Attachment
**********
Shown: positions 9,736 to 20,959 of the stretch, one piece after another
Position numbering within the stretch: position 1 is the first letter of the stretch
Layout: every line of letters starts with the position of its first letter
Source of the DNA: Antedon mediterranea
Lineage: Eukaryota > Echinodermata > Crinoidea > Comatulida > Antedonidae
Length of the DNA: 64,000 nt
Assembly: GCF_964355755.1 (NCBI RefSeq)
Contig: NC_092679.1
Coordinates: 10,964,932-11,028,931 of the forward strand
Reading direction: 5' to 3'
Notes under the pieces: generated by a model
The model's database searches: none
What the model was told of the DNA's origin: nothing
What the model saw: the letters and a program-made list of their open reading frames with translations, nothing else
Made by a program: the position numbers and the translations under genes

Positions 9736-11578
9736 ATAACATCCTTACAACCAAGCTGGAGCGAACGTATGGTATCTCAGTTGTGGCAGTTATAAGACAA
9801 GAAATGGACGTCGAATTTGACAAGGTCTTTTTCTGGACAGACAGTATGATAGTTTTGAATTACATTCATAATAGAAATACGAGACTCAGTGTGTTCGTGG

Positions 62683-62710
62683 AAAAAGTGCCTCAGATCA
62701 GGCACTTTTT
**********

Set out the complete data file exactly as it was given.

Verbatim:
Shown: positions 9,736 to 20,959 of the stretch, one piece after another
Position numbering within the stretch: position 1 is the first letter of the stretch
Layout: every line of letters starts with the position of its first letter
Source of the DNA: Antedon mediterranea
Lineage: Eukaryota > Echinodermata > Crinoidea > Comatulida > Antedonidae
Length of the DNA: 64,000 nt
Assembly: GCF_964355755.1 (NCBI RefSeq)
Contig: NC_092679.1
Coordinates: 10,964,932-11,028,931 of the forward strand
Reading direction: 5' to 3'
Notes under the pieces: generated by a model
The model's database searches: none
What the model was told of the DNA's origin: nothing
What the model saw: the letters and a program-made list of their open reading frames with translations, nothing else
Made by a program: the position numbers and the translations under genes

Positions 9736-11578
9736 ATAACATCCTTACAACCAAGCTGGAGCGAACGTATGGTATCTCAGTTGTGGCAGTTATAAGACAA
9801 GAAATGGACGTCGAATTTGACAAGGTCTTTTTCTGGACAGACAGTATGATAGTTTTGAATTACATTCATAATAGAAATACGAGACTCAGTGTGTTCGTGG

Positions 62683-62710
62683 AAAAAGTGCCTCAGATCA
62701 GGCACTTTTT